Native American and Indigenous Studies Association
The premiere international & interdisciplinary professional organization for scholars, graduate students, independent researchers, and community members interested in all aspects of Indigenous Studies.
Edited Volume: Indigenous Interfaces: Spaces, Social Networks & Indigenous Identities in Latin America
Globalization has accelerated the transformation of everything, including culture, as a resource (Yúdice 2003). This situation calls for a complex negotiation of cultural reproduction and identity and, in the case of Latin American indigenous communities, these dynamics are set into motion in a transnational arena. Indigenous Interfaces addresses the many ways that indigenous communities have tapped into global markets through new technologies, especially social media, and have established transnational connections. It further considers how these communities have used multiple resources, including funding from international organizations and international volunteers, to create a niche in cyberspace. The volume will highlight the ways that indigenous peoples have put globalization at their behest, ultimately promoting the visibility of indigenous peoples, the economic viability of their communities and the continuity of our/their traditions. The volume will break new ground in the field of Indigenous cultural studies by bringing identity and technology into dialogue in the context of globalization. Contributions to the volume will examine the many manifestations of these concepts and will cover ground on many issues, including:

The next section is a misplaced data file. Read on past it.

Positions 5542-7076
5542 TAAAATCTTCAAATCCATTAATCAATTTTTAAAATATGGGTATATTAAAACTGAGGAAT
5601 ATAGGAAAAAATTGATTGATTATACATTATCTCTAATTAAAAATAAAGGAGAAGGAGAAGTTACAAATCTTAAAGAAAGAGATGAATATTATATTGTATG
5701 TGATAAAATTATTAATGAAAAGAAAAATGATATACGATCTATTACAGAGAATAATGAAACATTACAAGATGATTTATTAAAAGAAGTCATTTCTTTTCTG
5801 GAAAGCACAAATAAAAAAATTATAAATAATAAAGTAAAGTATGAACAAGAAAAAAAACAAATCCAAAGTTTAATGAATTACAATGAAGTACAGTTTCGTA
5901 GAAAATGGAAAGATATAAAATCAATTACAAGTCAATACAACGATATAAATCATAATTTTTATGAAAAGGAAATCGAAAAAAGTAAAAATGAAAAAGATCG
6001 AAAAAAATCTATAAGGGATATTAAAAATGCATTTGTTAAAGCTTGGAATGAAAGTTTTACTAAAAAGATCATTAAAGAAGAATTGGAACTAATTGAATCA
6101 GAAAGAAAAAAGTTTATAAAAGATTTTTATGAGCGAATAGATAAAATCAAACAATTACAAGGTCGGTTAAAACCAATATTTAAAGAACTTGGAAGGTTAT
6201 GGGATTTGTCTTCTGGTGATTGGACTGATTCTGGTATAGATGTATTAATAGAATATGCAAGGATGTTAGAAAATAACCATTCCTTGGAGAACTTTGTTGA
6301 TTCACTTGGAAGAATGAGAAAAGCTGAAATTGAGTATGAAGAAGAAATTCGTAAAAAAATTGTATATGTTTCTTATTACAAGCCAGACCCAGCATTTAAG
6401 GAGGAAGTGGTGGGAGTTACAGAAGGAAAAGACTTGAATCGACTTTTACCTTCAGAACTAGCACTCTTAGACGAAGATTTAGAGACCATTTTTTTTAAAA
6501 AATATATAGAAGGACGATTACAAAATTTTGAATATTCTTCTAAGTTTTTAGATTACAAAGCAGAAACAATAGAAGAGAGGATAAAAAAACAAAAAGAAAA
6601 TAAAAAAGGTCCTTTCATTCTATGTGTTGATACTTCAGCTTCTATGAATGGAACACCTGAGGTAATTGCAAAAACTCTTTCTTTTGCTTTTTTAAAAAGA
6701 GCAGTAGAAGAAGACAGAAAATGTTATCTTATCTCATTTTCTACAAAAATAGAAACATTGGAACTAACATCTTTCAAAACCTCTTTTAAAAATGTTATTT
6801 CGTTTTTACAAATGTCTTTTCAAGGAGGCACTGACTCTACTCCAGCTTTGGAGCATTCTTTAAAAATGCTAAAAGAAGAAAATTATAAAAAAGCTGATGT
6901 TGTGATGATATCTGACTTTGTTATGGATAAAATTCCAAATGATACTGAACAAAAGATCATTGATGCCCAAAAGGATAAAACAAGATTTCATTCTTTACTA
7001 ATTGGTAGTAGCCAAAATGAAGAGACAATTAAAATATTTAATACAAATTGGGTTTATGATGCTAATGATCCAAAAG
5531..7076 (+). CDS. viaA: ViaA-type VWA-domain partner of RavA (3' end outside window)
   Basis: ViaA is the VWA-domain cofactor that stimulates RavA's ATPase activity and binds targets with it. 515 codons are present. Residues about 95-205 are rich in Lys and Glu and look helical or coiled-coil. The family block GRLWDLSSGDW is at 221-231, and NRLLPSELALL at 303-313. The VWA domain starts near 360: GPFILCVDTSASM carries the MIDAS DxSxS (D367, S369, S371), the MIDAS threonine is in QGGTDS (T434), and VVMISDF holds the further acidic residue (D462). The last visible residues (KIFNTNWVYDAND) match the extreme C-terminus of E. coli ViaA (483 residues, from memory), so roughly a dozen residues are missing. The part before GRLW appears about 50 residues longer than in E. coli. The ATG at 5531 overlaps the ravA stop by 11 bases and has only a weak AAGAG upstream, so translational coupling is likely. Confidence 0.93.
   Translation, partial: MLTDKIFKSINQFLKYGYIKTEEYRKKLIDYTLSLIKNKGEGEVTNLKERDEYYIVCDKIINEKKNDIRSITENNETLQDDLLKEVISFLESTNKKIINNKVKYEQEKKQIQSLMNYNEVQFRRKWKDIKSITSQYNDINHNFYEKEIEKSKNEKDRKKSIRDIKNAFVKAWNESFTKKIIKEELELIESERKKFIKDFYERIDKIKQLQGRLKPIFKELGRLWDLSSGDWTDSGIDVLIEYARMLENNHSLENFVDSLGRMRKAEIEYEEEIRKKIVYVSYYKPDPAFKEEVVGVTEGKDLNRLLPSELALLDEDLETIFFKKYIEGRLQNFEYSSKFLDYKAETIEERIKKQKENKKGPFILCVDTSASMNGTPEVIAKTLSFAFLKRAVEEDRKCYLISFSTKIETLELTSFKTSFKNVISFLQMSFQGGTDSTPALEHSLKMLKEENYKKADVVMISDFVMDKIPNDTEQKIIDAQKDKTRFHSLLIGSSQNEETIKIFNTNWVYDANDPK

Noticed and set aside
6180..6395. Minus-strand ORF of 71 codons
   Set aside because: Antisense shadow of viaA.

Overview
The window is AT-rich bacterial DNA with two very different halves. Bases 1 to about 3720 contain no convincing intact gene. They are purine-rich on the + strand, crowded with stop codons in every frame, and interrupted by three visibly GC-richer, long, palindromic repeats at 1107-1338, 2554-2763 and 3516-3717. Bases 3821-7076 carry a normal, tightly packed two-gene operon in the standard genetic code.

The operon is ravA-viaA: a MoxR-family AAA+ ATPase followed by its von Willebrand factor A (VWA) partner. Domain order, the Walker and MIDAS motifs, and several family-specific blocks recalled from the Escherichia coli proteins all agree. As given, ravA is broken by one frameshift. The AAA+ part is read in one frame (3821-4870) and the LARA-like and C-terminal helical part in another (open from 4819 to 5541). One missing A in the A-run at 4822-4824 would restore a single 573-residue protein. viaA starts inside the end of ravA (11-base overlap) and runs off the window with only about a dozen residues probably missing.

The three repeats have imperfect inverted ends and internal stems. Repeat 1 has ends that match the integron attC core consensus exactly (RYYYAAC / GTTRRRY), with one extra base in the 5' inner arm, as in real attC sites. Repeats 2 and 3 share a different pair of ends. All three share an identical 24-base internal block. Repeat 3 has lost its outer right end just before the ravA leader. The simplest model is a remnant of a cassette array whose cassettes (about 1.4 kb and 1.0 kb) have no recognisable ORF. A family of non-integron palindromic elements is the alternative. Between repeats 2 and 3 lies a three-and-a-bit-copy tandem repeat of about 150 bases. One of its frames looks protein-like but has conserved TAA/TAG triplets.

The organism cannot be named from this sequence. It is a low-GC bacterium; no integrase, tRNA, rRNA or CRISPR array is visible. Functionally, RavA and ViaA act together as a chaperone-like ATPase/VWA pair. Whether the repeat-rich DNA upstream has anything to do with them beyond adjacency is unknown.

- indigenous media/communications theory
- grassroots movements
- cultural sustainability
- cultural & eco-tourism
- youth cultures
- gender & sexuality
- oral histories and literary traditions
- experimental film
- fiber arts & visual arts
- languages in contact and language shift
- indigenous media industry & markets
- indigenous performance on virtual platforms
- leisure & social class
- agro-export & service economies
- indigenous intellectual networks
- indigeneity in video gaming
- GIS, drones and surveillance
Call for Applicants to Indigenous Writer-in-Residence Fellowship at the School for Advanced Research
The School for Advanced Research (SAR), with the generous support of Lannan Foundation, will begin seeking applicants for the Indigenous Writer-in-Residence fellowship on November 15, 2016. The purpose of this fellowship is to advance the work of an indigenous writer pursuing their creative project while enabling them to interact with local scholarly, artist, and Native communities. The fellowship runs from mid-June to early August and is open to writers indigenous to the United States or Canada. The fellow is provided with a $6,000 stipend, on-campus housing, studio space, supplies allowance, library support, and travel reimbursement to and from SAR.